|| EL10310 |
|| LANGUAGE IN SOCIETY |
|| 2001/2002 |
|| Professor David Trotter |
|| Semester 1 |
|| Mr Bob Jones, Mr Marc Stewart |
| Course delivery
|| Lecture || 12 Hours |
|| Seminars / Tutorials || 3 Hours |
|| Continuous assessment || One essay (1,500 words) || 30% |
|| Exam || 2 Hours written exam. || 70% |
An introduction to socio-linguistics, this course aims to show how trends and developments in language are often related to developments in society. The main basis for any conclusions as to the nature of the relationship between language and society will be provided by an examination of linguistic variation.
After a general introduction to the field of sociolinguistics and a discussion of different approaches to the study of language in society, students will consider the effect of social factors, such as socio-economic class, ethnic group, and situation on language use.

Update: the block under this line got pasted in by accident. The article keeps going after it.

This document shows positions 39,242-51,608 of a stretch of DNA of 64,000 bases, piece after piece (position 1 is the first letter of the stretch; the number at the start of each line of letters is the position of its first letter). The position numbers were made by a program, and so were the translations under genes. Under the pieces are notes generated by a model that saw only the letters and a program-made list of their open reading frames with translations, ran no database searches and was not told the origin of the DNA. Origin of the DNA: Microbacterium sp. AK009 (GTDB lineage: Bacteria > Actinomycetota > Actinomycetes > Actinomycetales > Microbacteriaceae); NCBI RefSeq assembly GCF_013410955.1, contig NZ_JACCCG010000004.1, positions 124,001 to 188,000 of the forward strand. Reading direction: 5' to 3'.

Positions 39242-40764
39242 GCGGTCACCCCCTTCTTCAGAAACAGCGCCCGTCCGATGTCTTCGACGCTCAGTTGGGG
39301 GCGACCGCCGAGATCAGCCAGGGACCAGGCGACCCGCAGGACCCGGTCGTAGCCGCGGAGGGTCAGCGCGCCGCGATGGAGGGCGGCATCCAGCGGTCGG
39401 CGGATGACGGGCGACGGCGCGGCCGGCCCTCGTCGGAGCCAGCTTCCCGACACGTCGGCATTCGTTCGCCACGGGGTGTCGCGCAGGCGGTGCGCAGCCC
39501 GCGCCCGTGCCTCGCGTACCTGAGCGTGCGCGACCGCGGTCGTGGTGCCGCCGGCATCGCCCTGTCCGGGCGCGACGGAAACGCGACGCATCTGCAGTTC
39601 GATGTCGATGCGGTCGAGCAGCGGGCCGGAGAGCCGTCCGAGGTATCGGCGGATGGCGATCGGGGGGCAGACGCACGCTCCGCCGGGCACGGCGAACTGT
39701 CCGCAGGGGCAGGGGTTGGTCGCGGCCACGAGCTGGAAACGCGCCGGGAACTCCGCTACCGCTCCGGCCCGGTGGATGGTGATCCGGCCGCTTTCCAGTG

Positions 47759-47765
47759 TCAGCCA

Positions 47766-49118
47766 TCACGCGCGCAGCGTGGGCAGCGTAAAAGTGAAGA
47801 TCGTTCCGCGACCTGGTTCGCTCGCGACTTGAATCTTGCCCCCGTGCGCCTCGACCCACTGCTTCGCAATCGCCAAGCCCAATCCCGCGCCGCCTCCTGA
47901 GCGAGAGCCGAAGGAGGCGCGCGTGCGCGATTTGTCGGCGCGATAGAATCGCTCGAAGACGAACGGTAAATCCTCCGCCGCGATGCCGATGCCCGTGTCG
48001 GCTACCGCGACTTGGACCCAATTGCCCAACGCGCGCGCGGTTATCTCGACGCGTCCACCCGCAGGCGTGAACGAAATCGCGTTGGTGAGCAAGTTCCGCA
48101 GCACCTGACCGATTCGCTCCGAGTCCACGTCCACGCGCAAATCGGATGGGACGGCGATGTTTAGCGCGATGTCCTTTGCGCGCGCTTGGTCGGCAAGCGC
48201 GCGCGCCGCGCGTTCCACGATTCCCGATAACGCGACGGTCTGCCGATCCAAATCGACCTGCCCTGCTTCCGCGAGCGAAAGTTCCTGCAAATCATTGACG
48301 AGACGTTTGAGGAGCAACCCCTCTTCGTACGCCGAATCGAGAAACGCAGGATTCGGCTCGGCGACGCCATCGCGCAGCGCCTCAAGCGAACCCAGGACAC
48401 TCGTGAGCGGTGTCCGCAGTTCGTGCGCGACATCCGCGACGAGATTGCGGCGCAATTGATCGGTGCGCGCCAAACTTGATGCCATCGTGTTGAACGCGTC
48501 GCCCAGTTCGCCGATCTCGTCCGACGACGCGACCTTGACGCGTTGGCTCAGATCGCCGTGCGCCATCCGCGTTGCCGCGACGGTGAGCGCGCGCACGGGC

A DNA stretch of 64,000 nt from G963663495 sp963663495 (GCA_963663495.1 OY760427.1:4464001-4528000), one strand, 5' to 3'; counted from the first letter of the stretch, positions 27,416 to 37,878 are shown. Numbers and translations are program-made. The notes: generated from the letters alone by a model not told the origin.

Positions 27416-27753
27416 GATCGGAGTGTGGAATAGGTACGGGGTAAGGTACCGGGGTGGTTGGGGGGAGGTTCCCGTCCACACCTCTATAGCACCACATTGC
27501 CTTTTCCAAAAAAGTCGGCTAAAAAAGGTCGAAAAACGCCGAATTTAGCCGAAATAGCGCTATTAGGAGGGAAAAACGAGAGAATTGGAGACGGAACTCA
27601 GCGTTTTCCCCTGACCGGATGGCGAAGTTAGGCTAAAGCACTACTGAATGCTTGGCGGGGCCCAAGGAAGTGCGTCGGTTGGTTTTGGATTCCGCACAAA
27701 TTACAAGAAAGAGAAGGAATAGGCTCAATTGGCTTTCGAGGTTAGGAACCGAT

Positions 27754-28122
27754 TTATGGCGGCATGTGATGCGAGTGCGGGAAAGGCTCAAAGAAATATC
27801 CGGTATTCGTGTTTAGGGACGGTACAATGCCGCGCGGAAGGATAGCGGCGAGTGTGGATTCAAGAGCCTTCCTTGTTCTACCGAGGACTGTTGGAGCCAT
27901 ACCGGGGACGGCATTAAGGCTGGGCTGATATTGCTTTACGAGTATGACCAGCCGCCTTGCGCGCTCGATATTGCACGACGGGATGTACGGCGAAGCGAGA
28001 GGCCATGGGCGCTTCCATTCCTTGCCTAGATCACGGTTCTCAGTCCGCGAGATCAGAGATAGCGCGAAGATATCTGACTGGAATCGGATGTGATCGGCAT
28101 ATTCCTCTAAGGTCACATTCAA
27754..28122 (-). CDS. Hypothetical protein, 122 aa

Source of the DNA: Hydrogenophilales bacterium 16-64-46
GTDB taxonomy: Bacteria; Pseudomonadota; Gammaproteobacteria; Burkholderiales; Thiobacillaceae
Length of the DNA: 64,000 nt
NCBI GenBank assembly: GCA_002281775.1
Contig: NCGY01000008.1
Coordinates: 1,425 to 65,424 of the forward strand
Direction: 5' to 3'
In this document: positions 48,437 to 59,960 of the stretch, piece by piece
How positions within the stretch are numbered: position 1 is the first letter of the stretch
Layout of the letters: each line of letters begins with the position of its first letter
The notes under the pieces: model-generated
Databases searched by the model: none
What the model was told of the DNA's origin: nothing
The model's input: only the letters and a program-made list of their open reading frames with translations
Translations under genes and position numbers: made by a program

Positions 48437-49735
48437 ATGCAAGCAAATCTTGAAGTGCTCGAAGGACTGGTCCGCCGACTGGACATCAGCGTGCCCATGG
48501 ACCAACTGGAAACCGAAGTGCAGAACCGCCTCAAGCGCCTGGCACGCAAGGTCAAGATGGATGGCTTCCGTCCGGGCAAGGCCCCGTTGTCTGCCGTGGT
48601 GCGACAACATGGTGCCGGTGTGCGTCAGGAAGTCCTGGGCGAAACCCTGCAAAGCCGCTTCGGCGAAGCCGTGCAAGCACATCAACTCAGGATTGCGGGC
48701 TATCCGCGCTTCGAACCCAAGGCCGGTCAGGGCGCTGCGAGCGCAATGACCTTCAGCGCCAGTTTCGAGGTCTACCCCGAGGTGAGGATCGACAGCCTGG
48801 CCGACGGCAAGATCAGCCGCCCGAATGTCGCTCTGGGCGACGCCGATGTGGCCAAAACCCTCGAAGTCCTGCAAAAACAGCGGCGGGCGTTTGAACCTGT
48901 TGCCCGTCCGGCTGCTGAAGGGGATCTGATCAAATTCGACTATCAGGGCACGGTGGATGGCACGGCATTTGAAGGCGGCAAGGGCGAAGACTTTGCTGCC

By the end of this module students will have gained an insight into the social meaning of language by acquiring a knowledge of some of the main areas of contemporary sociolinguistics. Furrthermore, they will have learnt to assess critically theoretical and methodological aspects of the discipline. As a result of writing an essay and taking part in seminars they will also have learnt how to carry out independent research, how to analyse the material they have read, and how to express themselves coherently and cogently both orally and in writing.
** Recommended Background
Holmes, J. (1992)
An Introduction to Sociolinguistics. Longman
Trudgill, P.. (2000)
Sociolinguistics. 4th. Penguin
Wardhaugh, R.. (1998)
An Introduction to Sociolinguistics. 3rd. Blackwell